Monthly Archives: October 2009

Heckoween in Salem!



Blog Blog Blah


Portland journalist Andrew Klaus interviewed me the other day for his blog, Digging to China. It was a fun opportunity to answer smartly asked questions with smart-alecky answers. Here it is:
Dale Basye knows where Bad Kids Go.

Author Dale Basye is scary smart and witty as hell, two things that make him perfect to write for the ever growing “Young Adult” market, kids books that parents swipe and read on their lunch breaks. Heck: Where Bad Kids Go caught my eye on a bookstore shelf, I read the opening sentence of the dustcover involving Milton and Marlo Fauster’s deaths in a tragic Marshmallow Bear explosion… I stopped reading knew I had found something special and bought the book, AND a year later it’s sequel Rapacia. Heck tells the tale of innocent boy Milton and his less than innocent sister Marlo in the afterlife of Heck, a limbo boarding school where bad kids go and classes such as ethics are taught by Richard Nixon and Home Economics by Lizzie Borden . While not for everyone (apparently) I’d highly recommend Heck for a clever slightly dark and twisted good time especially this Halloween season. Diggin’ to China was lucky enough to sit down with the creator of Heck and chat about controversy, children’s lit , monkeys versus robots, and more.

Your novels Heck and Rapacia are filled with high brow references and literary allusion next to low brow potty humor, which is a brilliant combo by the way- have there ever been cameos and in-jokes that were too obscure or too high brow to work in that you wished you could?

Dale Basye: Yes, perhaps too many to mention. Ayn Rand was going to make an appearance as the Chairperson of the Netherworld Soul Exchange in Rapacia, which made sense to me, but—in the end—it seemed far more compelling to have Mammon—the devil of covetousness employed by Dante—serve that role instead. Usually the teachers had more interactions with one another initially (I had a scene with Richard Nixon and Bea “Elsa” Bubb, the Principal of Darkness, in the teacher’s lounge in the first Heck book that I had to cut due to gratuitous Watergate references) and those scenes are usually trimmed. In general, whenever I have scenes that focus too heavily on adults, they are the first to go. Most of my favorite references make it in, though, such as Milton’s sign in the Cafeterium: “Milton’s Pair of Dice: Lost.” That’s perhaps my favorite. I’m learning that action is the key to keeping these books moving and many of my “ooh, isn’t that clever?”-isms just slow things down unless they serve the story. Still, I’ll find a way to wedge them into something else…I’m big on recycling, living in Portland and all.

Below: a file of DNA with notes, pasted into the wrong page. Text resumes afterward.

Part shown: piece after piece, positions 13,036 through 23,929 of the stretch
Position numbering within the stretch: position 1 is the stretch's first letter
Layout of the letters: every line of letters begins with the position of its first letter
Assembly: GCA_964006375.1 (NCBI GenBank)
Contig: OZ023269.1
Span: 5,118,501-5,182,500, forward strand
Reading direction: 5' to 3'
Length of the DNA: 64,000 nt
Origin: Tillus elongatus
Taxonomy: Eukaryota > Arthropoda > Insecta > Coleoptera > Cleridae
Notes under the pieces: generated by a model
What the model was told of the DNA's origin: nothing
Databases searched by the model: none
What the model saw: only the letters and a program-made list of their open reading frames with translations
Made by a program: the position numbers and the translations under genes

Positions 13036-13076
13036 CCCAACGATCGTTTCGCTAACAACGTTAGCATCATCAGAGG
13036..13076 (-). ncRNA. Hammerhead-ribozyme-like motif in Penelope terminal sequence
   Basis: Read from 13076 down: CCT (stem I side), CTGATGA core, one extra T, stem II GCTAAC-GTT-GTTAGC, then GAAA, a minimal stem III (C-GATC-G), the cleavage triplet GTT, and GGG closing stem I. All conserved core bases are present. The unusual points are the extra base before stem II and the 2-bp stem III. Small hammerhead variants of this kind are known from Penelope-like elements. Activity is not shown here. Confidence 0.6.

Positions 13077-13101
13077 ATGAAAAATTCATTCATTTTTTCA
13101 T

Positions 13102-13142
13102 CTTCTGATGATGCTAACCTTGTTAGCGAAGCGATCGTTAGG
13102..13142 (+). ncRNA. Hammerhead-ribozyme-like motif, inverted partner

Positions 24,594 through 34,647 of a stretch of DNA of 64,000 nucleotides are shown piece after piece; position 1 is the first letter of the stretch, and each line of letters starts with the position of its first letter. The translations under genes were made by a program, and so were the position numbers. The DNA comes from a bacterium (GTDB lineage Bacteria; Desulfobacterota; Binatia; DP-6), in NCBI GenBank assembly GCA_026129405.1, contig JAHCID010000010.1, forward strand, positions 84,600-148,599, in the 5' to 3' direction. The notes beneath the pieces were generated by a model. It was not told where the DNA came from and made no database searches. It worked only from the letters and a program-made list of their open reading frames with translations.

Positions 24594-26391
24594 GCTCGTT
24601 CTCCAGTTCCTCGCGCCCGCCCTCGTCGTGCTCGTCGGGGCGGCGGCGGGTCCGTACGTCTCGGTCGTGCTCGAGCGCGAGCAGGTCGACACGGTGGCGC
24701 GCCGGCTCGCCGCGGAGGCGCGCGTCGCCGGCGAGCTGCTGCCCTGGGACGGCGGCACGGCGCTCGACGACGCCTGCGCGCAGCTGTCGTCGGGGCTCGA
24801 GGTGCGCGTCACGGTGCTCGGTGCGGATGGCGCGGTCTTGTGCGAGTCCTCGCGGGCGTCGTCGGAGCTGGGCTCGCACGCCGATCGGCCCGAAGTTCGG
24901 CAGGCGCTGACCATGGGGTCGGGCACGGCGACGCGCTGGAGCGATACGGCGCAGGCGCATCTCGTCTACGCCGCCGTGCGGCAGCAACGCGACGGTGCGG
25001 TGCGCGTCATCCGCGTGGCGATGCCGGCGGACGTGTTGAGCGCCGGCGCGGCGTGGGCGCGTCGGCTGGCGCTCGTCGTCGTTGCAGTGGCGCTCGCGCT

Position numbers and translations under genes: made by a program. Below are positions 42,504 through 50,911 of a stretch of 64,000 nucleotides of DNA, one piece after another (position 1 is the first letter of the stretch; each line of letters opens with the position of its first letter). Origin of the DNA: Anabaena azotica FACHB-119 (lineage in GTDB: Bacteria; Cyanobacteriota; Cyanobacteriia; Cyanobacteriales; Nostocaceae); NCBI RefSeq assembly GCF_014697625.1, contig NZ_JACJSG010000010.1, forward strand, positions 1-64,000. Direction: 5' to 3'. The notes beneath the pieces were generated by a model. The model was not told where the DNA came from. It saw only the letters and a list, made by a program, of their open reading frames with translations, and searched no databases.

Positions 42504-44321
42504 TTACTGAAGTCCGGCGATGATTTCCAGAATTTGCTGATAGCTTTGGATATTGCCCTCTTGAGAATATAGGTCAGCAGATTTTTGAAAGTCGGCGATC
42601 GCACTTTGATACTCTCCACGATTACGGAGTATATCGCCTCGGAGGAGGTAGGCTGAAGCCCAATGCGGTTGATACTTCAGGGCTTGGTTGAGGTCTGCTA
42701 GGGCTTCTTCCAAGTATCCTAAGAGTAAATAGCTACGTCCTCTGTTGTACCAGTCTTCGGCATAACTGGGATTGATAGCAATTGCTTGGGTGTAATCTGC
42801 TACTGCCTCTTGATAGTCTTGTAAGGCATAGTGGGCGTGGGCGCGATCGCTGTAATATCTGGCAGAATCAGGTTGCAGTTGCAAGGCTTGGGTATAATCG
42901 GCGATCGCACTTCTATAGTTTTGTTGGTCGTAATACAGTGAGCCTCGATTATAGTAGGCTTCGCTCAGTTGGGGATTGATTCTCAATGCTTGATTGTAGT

Years ago (nearly ten) I worked at a bookstore and someone returned Alice Sebold’s The Lovely Bones as it offended her religious beliefs teachings of “heaven”Since your tales are set in a rather unconventional afterlife have you had any backlash from more conservative factions of the populous?

DB: Initially, when the first Heck book came out, there was a website in Texas called BeliefNet that lambasted the book. Of course, no one had read it, and they were literally judging the book by its cover. There have also been some appalling reviews on Amazon that my ever-rationalizing mind is desperate to chalk up to fundamentalism. I mean, if you go through the trouble of posting a long, one-star rant, clearly a button has been pushed. Recently, my publicist at Random House began booking my book tour and the aptly named Page at Barnes and Noble in Clackamas tried to book schools in her school district for appearances and was told that they would not have a book titled Heck in their school! Luckily the Beaverton School District was much more open-minded, especially just after Banned Book Week, and I had a great time visiting schools there. I find it startling when I encounter that rigid thinking. My opinion is that the Heck books, even if you find them in direct conflict with your religious views, invite discussion, which is the proper place for religious and spiritual exchanges, not a book (unless, of course, it’s THE book). It’s not like I’m really conjuring up anything new…I simply take all of the myths, references, and figures available and make a sort of kid-centric collage out of them. I mean, it’s not like I invented the notion of everlasting torment for sinful transactions (but man, if I did, I would have patented it and made billions!). Really: where DO bad kids fit in the Judeo-Christian system of things? If I were a fundamentalist parent, I would be delighted that my child was reading something that even mentioned such things…got them thinking about their spirituality. I would use it as an opportunity to help my child figure out his or her own personal beliefs. But there aren’t as many engaged parents as we really need in this world. I think it’s lame that parents think a book or movie or videogame should do the parenting for them. I also think the Heck books provide a wonderful opportunity to discuss obscure historical figures. I doubt if many kids today know who Nixon, Lizzy Borden, or the pirate Grace O’Malley were…but perhaps, after reading about them in Heck, they—perhaps with a little help from their parents—might nose around another book and learn more. In general, I was expecting a bit more controversy, actually. I even got Random House to print Heck and Rapacia in an environmentally friendly, clean-burning paper to help fundamentalist groups hold more responsible book burnings.

Why do you think Kids/Young Adult fiction has boomed as of late?